Although the importance of his discoveries was not realised at this time, Cook was given command of two new ships, the Resolution and Adventure, provisioned for a year for "a voyage to remote parts," a few months later. And the old Endeavour went back to her collier work in the North Sea.
Perhaps a letter written by Cook to a friend at Whitby on his return from the second voyage is sufficient to serve our purpose here; for, though the voyage was important enough, yet little new was discovered. And after spending many months in high latitudes, Cook decided that there was no great southern continent to the south of New Holland and New Zealand.
"DEAR SIR,"—he writes from London in September 1775—"I now sit down to fulfil the promise I made you to give you some account of my last voyage. I left the Cape of Good Hope on 22nd November 1772 and proceeded to the south, till I met with a vast field of ice and much foggy weather and large islets or floating mountains of ice without number. After some trouble and not a little danger, I got to the south of the field of ice; and after beating about for some time for land, in a sea strewed with ice, I crossed the Antarctic circle and the same evening (17th January 1773) found it unsafe, or rather impossible, to stand farther to the south for ice.
"Seeing no signs of meeting with land in these high latitudes, I stood away to the northward, and, without seeing any signs of land, I thought proper to steer for New Zealand, where I anchored in Dusky Bay on 26th March and then sailed for Queen Charlotte's Sound. Again I put to sea and stood to the south, where I met with nothing but ice and excessive cold, bad weather. Here I spent near four months beating about in high latitudes. Once I got as high as seventy-one degrees, and farther it was not possible to go for ice which lay as firm as land.
Here we saw ice mountains, whose summits were lost in clouds. I was now fully satisfied that there was no Southern Continent. I nevertheless resolved to spend some time longer in these seas, and with this resolution I stood away to the north." In this second voyage Cook proved that there was no great land to the south of Terra Australis or South America, except the land of ice lying about the South Pole.
But he did a greater piece of work than this. He fought, and fought successfully, the great curse of scurvy, which had hitherto carried off scores of sailors and prevented ships on voyages of discovery, or indeed ships of war, from staying long on the high seas without constantly landing for supplies of fresh food. It was no uncommon occurrence for a sea captain to return after even a few months' cruise with half his men suffering from scurvy. Captain Palliser on H.M.S. Eagle in 1756 landed in Plymouth Sound with one hundred and thirty sick men out of four hundred, twenty-two having died in a month. Cook had resolved to fight this dreaded scourge, and we have already seen that during his three years' cruise of the Endeavour he had only to report five cases of scurvy, so close a watch did he keep on his crews. In his second voyage he was even more particular, with the result that in the course of three years he did not lose a single man from scurvy. He enforced cold bathing, and encouraged it by example. The allowance of salt beef and pork was cut down, and the habit of mixing salt beef fat with the flour was strictly forbidden. Salt butter and cheese were stopped, and raisins were substituted for salt suet; wild celery was collected in Terra del Fuego and breakfast made from this with ground wheat and portable soup. The cleanliness of the men was insisted on. Cook never allowed any one to appear dirty before him. He inspected the men once a week at least, and saw with his own eyes that they changed their clothing; equal care was taken to keep the ship clean and dry between decks, and she was constantly "cured with fires" or "smoked with gunpowder mixed with vinegar." For a paper on this subject read before the Royal Society in 1776, James Cook was awarded a gold medal (now in the British Museum).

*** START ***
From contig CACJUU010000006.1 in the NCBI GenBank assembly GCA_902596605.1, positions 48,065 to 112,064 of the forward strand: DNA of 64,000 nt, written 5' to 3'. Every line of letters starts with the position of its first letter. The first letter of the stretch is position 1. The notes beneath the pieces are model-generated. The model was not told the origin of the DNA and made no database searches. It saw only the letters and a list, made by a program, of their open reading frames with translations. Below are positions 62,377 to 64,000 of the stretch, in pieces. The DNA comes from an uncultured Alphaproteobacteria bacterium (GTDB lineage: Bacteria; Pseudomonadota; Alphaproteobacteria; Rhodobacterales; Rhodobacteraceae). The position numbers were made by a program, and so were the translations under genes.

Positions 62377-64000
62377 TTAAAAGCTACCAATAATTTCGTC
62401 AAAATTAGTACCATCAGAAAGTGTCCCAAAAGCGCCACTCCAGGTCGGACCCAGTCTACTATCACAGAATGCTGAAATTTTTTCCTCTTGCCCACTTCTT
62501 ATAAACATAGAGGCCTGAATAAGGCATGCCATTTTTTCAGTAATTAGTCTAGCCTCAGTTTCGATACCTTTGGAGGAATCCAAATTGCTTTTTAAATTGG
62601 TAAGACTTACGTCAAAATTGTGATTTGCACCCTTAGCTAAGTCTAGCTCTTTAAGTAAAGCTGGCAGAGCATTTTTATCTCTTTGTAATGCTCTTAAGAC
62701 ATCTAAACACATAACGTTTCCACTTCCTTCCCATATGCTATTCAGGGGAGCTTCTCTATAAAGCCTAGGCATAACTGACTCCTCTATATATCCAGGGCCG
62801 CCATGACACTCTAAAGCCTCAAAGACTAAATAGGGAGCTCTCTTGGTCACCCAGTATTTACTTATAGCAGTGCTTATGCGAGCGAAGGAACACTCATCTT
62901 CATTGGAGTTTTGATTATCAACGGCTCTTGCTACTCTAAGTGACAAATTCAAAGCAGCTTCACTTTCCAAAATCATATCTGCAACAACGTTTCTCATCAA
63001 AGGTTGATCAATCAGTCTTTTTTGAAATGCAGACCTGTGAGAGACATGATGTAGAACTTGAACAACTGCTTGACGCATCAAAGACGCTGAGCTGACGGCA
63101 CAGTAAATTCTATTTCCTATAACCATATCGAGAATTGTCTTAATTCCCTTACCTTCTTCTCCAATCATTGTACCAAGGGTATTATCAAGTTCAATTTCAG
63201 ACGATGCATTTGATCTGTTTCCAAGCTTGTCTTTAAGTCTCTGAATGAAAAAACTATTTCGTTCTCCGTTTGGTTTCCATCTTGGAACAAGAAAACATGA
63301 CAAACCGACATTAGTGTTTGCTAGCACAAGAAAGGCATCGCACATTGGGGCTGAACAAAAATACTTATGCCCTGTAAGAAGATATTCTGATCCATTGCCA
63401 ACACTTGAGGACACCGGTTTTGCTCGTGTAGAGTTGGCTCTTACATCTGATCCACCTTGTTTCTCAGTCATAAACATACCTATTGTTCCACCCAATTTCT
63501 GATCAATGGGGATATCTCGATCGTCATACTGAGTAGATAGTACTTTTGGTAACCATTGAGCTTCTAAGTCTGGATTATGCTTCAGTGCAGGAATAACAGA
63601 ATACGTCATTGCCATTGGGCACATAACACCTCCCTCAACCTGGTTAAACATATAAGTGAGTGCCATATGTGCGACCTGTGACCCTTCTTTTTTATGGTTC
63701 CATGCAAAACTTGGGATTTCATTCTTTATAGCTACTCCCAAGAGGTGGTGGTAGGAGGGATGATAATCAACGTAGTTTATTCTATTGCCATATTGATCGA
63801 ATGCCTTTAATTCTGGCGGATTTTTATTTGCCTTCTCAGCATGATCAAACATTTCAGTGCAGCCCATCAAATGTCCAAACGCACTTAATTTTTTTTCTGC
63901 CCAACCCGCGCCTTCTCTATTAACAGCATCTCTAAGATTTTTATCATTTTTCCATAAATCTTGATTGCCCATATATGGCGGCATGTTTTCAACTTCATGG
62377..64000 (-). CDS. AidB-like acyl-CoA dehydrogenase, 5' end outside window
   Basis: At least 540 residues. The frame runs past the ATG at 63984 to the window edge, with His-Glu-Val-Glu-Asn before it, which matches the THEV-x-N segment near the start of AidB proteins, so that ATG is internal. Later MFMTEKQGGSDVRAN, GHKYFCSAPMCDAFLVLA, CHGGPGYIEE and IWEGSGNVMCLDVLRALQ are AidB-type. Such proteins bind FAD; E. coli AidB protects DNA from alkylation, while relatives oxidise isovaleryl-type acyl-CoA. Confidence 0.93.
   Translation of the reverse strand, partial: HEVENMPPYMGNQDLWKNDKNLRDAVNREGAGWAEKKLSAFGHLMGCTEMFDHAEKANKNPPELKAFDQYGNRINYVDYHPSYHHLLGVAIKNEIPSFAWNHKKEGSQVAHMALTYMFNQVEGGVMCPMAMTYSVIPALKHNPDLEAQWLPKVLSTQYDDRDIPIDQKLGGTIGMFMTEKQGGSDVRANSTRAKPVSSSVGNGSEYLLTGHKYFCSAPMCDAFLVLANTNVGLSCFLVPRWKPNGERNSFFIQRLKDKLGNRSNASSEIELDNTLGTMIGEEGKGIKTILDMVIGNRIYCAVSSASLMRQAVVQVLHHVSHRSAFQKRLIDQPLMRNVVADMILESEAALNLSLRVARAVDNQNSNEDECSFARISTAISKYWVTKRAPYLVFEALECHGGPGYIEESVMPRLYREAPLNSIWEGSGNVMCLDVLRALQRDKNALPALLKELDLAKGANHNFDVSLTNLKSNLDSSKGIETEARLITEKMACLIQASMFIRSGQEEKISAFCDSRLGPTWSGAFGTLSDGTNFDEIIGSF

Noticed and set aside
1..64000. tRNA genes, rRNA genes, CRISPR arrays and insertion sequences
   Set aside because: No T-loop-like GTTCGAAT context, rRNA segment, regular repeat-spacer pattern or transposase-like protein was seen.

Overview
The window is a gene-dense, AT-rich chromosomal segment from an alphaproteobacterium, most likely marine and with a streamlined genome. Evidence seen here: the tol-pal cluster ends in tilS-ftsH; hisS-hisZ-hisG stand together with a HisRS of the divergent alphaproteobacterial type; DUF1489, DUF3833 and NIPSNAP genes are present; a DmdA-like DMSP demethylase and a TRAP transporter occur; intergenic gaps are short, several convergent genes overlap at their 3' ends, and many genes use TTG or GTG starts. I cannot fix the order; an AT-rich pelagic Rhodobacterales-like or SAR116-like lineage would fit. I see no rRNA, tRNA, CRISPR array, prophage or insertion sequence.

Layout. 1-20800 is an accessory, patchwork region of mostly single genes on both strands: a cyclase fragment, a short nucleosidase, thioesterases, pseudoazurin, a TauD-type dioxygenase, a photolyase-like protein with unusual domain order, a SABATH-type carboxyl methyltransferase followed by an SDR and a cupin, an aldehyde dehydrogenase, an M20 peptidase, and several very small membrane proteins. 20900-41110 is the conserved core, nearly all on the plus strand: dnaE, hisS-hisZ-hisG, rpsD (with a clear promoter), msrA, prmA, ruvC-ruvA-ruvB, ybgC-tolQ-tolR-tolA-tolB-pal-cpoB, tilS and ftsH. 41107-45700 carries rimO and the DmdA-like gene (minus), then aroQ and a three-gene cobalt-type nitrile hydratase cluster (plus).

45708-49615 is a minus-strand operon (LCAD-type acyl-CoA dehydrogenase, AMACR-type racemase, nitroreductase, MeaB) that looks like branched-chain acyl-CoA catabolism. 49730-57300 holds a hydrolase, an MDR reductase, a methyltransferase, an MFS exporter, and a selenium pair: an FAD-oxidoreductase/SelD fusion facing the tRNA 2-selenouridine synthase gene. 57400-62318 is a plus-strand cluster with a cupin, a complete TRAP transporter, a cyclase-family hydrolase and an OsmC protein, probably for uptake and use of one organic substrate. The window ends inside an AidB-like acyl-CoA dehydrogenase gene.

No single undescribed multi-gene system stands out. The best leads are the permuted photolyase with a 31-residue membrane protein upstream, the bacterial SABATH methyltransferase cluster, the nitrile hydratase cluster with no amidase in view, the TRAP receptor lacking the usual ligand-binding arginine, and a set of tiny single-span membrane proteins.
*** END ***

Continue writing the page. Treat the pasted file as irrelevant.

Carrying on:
But although the explorer was now forty-eight, he was as eager for active adventure as a youth of twenty. He had settled the question of a southern continent. Now when the question of the North-West Passage came up again, he offered his services to Lord Sandwich, first Lord of the Admiralty, and was at once accepted. It was more than two hundred years since Frobisher had attempted to solve the mystery, which even Cook—the first navigator of his day —with improved ships and better-fed men, did not succeed in solving. He now received his secret instructions, and, choosing the old Resolution again, he set sail in company with Captain Clerke on board the Discovery in the year 1776 for that voyage from which there was to be no return. He was to touch at New Albion (discovered by Drake) and explore any rivers or inlets that might lead to Hudson's or Baffin's Bay.